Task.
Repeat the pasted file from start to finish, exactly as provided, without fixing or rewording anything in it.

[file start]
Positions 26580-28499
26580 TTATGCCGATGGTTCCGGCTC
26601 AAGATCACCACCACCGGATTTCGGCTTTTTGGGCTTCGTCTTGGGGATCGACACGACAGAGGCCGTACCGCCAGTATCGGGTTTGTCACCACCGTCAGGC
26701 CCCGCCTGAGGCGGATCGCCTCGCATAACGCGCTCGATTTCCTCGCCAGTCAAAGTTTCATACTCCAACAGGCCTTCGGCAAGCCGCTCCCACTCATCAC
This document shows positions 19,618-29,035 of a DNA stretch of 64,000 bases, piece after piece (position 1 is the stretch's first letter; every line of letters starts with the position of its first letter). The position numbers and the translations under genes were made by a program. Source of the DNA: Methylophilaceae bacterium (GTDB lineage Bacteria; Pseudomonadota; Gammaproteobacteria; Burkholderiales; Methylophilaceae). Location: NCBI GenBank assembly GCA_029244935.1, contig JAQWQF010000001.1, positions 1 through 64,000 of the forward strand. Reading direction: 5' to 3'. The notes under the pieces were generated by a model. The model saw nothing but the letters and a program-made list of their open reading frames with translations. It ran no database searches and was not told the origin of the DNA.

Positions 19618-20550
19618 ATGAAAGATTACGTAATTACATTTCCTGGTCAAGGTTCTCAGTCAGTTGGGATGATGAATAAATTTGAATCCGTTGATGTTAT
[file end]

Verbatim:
Positions 26580-28499
26580 TTATGCCGATGGTTCCGGCTC
26601 AAGATCACCACCACCGGATTTCGGCTTTTTGGGCTTCGTCTTGGGGATCGACACGACAGAGGCCGTACCGCCAGTATCGGGTTTGTCACCACCGTCAGGC
26701 CCCGCCTGAGGCGGATCGCCTCGCATAACGCGCTCGATTTCCTCGCCAGTCAAAGTTTCATACTCCAACAGGCCTTCGGCAAGCCGCTCCCACTCATCAC
This document shows positions 19,618-29,035 of a DNA stretch of 64,000 bases, piece after piece (position 1 is the stretch's first letter; every line of letters starts with the position of its first letter). The position numbers and the translations under genes were made by a program. Source of the DNA: Methylophilaceae bacterium (GTDB lineage Bacteria; Pseudomonadota; Gammaproteobacteria; Burkholderiales; Methylophilaceae). Location: NCBI GenBank assembly GCA_029244935.1, contig JAQWQF010000001.1, positions 1 through 64,000 of the forward strand. Reading direction: 5' to 3'. The notes under the pieces were generated by a model. The model saw nothing but the letters and a program-made list of their open reading frames with translations. It ran no database searches and was not told the origin of the DNA.

Positions 19618-20550
19618 ATGAAAGATTACGTAATTACATTTCCTGGTCAAGGTTCTCAGTCAGTTGGGATGATGAATAAATTTGAATCCGTTGATGTTAT